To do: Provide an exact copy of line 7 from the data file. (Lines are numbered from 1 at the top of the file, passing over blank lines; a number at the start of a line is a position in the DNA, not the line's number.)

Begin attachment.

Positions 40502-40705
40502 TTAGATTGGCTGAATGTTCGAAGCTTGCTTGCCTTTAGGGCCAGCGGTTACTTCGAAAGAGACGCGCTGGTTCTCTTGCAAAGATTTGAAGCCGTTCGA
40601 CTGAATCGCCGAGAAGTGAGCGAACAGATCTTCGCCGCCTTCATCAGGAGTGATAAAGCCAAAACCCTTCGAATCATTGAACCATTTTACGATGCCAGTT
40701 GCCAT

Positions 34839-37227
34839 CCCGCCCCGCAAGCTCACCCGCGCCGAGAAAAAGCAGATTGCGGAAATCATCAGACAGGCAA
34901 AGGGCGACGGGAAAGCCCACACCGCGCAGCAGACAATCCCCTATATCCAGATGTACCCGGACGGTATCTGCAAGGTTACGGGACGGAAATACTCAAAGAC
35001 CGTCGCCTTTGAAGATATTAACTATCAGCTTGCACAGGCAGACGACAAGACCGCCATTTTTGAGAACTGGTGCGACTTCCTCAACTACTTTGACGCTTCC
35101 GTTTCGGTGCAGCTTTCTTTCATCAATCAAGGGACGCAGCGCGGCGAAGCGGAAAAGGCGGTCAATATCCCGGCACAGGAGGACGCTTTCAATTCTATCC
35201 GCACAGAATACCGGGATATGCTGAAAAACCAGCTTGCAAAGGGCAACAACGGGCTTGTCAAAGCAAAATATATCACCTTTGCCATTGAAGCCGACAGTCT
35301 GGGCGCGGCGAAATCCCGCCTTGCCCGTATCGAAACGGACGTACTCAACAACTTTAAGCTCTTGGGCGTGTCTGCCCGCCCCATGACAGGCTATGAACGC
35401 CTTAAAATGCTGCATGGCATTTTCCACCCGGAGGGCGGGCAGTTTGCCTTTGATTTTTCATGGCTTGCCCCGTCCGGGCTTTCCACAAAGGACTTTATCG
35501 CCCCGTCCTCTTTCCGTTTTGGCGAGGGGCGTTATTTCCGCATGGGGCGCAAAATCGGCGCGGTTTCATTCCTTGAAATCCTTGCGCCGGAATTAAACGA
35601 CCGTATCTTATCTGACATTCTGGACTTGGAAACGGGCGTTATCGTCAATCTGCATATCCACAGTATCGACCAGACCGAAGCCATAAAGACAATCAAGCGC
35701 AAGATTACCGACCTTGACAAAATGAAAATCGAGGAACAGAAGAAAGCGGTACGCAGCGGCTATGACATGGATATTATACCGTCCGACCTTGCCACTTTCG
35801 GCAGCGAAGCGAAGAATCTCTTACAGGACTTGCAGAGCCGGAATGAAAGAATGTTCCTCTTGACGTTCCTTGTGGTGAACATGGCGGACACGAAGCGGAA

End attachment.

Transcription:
34901 AGGGCGACGGGAAAGCCCACACCGCGCAGCAGACAATCCCCTATATCCAGATGTACCCGGACGGTATCTGCAAGGTTACGGGACGGAAATACTCAAAGAC